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Gestalt Principles: Secrets of Hacking Human Brain by Design

The way our brain perceives visual representations and how to hack it. Also a magic wand for UI/UX


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Showrin Barua

2 years ago | 8 min read

When you saw the picture above, what came to your mind? A human face or a large tree? Yes, maybe I can guess your answer! Because the study says that 80% of people see it as a human face. And that’s the ultimate way in which our brain works.

When we see any complex structure, our brain makes sense of the structure depending on any shapes from our previous experience. And because of that most people think of the picture as a human face for the first time. There are many other psychological rules that our brain follows. These rules are called together as gestalt principles.

What does Gestalt mean?

Gestalt is a German word that means shape, structure, etc. It was founded by Max Wertheimer in the early 20th century. When we see something, our brain tries to make a sense of whole instead of focusing on individual parts.

That’s why most people see the previous image as a human face instead of leaves. In a nutshell, Gestalt principles discuss how properties of individual parts affect the expression of the whole image.

“The whole is other than the sum of the parts” — Kurt Koffka

And that’s the main theme of gestalt principles. Mainly it discusses how humans perceive any visual representation. In this article, we’ll talk about the following Gestalt principles and try to relate them with real-life UI/UX designs.

  1. Closure
  2. Proximity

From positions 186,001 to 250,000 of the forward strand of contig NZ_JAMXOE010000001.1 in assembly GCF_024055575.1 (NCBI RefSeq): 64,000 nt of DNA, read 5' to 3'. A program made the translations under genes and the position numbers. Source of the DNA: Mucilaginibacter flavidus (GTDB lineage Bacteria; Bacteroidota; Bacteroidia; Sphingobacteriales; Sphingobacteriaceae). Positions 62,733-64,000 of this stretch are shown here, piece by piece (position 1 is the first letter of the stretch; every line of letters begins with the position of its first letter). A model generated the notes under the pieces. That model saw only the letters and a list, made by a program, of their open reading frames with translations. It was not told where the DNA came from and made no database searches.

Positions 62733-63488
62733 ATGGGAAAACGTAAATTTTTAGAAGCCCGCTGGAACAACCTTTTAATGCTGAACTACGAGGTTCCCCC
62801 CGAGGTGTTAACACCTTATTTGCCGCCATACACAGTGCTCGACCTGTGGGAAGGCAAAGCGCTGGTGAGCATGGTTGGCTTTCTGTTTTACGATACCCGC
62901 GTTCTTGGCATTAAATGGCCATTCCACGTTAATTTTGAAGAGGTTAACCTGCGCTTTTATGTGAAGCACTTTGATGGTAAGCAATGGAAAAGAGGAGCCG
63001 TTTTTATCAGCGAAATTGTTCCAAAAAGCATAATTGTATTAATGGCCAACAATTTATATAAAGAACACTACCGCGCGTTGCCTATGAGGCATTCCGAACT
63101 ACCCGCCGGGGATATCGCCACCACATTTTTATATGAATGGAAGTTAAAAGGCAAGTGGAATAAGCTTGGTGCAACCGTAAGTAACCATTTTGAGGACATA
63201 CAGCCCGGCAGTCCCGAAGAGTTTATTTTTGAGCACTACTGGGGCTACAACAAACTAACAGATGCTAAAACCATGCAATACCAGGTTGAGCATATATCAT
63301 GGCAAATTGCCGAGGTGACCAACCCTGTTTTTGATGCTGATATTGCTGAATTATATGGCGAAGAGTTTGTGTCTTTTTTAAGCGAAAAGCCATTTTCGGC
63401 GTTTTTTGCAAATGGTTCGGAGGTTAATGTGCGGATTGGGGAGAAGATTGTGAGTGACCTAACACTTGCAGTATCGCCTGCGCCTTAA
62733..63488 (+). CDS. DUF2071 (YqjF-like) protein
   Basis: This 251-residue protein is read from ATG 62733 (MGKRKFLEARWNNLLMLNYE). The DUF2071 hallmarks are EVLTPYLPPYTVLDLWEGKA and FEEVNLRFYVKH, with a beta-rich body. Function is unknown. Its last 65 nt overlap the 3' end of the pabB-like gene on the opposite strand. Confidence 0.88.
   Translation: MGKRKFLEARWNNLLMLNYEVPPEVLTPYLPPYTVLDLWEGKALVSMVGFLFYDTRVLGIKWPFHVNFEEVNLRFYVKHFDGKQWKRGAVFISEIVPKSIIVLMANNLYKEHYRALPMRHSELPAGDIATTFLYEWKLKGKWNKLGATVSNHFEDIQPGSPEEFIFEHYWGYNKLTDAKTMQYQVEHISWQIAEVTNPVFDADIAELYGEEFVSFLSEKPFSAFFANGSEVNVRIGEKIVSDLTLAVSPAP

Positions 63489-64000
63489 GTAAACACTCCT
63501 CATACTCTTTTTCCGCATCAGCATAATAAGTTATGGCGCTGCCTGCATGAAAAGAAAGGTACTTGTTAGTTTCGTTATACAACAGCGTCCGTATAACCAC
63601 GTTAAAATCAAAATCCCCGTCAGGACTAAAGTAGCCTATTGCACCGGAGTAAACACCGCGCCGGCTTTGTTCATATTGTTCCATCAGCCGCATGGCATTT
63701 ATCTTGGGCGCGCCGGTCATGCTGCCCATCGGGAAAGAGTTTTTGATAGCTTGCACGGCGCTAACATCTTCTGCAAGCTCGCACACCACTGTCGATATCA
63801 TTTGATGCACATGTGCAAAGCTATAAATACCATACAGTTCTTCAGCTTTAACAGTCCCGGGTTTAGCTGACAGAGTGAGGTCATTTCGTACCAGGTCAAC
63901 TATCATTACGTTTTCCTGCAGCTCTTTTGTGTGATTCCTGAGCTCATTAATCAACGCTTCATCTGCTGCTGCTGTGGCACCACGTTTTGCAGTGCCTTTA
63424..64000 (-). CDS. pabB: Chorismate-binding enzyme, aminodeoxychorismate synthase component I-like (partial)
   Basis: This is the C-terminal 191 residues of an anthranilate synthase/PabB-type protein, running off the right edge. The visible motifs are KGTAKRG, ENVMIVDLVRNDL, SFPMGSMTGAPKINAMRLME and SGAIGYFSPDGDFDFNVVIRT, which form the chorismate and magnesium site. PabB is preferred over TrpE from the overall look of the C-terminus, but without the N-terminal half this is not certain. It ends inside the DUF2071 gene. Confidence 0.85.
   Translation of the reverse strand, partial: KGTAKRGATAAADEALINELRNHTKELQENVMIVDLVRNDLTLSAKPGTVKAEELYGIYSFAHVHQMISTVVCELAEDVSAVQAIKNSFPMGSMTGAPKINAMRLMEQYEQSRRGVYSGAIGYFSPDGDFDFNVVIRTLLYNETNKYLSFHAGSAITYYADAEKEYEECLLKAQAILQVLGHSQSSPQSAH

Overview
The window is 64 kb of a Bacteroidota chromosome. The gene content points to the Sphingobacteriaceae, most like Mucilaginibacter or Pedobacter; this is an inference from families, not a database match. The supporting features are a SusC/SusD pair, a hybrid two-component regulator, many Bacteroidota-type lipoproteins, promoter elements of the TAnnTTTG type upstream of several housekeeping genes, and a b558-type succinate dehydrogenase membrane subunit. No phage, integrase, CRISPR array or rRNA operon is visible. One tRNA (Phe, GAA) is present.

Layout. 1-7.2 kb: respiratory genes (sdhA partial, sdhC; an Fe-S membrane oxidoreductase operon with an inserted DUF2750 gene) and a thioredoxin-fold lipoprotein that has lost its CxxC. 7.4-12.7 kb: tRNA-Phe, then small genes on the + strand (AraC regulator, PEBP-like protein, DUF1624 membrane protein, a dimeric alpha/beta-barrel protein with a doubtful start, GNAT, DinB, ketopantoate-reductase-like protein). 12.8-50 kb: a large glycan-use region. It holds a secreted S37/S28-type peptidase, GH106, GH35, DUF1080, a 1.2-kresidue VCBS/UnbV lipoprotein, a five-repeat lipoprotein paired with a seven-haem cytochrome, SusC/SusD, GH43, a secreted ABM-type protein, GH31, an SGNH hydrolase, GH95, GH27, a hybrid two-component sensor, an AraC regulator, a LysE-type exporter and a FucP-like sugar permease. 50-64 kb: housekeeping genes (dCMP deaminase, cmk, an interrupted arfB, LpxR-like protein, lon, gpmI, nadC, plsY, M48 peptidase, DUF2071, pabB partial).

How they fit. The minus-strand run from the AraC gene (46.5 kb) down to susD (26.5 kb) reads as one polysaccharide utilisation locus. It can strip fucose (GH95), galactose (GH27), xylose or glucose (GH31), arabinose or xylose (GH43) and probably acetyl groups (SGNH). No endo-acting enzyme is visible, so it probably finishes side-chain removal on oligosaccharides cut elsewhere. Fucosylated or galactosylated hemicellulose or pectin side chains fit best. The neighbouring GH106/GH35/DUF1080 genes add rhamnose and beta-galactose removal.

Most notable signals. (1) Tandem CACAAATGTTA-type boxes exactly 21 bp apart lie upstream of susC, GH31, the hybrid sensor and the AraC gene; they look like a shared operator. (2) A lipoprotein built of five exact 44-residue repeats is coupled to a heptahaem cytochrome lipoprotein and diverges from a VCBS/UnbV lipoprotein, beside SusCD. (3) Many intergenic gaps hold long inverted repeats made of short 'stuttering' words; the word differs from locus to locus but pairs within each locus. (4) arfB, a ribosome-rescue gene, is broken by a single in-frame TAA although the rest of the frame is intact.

3. Similarity
  4. Common Region
  5. Figure-Ground
  6. Focal Point
  7. Continuity

#1 Principle of Closure

What is it?

This principle is a common behavior of the human brain. It states that when we see any complex structure of visual elements, our brain looks for a single recognizable pattern. Our brain searches for this pattern from our previous experiences. If it gets any match, we’ll see the structure as this matched pattern.

And the principle is also applicable to the images that have missing parts. Our brain tends to fill these gaps and creates a complete recognizable pattern. That’s why we can still recognize the tiger and the football from the following pattern though both of them have some missing parts.

Images are taken from google search

Principle of closure in action

In the present time, the principle of closure is mostly used in logo design and icon design. If you look at the following image where a bunch of logos are being displayed, you can realize how this principle makes an impact on design.

Principle of closure in Logo design (Image by thelogocreative.co.uk)

Principle of closure in Icon design (Image by Jan Kovařík from dribbble.com)

#2 Principle of Proximity

What is it?

According to this principle, our brain perceives things as a group based on their relative distance. Things that are close together appear to be more related than things that are in a distance from each other. These words seem to be difficult at the beginning 😞. Don’t be upset. I’ve made an image with ❤️ for you. And I am confidently saying that from the following image you’ll get a clear idea of this principle. Let’s dive deeper.

Here you can see a bunch of boxes arranged in two ways. When you’re seeing at the left side’s arrangement, this appears to be one single group. But at the right side’s arrangement, the same amount of boxes appears to be three different groups. And that’s only for spaces used among boxes at the right side’s arrangement.

Images made with ❤️ by Myself

Even proximity is more powerful than color in the case of grouping elements. See the following image. Here both arrangements indicate the existence of three different groups. But the second one (on the right side) is more clear.

Images made with ❤️ by Myself